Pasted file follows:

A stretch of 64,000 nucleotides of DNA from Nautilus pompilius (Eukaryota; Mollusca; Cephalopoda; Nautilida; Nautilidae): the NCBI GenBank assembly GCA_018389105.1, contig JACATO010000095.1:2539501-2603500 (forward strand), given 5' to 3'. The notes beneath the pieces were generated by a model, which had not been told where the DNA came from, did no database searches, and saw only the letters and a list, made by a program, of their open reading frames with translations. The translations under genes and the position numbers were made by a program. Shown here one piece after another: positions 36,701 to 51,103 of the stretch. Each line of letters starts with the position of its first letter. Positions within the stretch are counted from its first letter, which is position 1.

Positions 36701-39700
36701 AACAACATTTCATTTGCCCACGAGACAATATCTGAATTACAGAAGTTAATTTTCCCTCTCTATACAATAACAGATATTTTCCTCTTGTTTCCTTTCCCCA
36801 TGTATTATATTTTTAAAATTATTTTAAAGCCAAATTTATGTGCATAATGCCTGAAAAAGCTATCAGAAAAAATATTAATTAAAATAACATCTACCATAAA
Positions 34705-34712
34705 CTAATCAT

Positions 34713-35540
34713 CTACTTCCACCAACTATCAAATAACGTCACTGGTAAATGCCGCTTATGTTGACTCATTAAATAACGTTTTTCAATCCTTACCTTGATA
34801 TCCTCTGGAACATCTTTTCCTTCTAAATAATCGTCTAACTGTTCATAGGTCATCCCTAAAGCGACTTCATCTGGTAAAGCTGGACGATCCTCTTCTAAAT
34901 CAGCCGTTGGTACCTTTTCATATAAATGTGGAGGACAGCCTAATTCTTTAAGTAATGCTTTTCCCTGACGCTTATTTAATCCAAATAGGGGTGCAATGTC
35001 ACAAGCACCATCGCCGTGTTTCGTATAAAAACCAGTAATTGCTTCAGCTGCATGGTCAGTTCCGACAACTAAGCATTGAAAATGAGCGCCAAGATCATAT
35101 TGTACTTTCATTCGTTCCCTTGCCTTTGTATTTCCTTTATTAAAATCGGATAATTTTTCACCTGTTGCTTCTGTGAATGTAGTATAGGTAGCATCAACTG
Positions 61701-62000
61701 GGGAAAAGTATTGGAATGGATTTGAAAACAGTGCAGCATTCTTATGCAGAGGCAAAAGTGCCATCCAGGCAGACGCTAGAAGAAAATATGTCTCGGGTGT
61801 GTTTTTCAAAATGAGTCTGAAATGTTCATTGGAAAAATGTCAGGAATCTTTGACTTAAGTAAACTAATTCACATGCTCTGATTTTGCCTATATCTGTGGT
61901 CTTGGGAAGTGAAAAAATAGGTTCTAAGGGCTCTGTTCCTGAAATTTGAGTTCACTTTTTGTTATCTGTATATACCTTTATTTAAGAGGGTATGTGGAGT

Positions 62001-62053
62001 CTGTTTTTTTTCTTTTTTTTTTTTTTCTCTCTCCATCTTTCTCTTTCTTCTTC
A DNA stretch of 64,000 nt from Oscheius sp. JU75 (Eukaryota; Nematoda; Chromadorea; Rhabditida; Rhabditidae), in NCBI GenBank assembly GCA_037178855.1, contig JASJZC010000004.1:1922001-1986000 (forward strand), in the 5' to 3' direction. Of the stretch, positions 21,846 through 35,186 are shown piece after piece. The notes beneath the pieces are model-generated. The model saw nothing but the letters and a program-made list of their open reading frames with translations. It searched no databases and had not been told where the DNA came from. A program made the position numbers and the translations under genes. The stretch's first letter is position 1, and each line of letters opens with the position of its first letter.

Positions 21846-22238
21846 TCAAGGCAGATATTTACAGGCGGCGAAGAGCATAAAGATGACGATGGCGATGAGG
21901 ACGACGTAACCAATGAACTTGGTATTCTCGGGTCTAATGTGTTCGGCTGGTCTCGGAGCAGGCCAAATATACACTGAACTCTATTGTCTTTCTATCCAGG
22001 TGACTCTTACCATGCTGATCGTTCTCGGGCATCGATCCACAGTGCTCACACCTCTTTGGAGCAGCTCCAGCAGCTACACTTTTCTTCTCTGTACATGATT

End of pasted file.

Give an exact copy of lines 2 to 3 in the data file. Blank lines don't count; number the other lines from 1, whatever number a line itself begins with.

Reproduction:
Positions 36701-39700
36701 AACAACATTTCATTTGCCCACGAGACAATATCTGAATTACAGAAGTTAATTTTCCCTCTCTATACAATAACAGATATTTTCCTCTTGTTTCCTTTCCCCA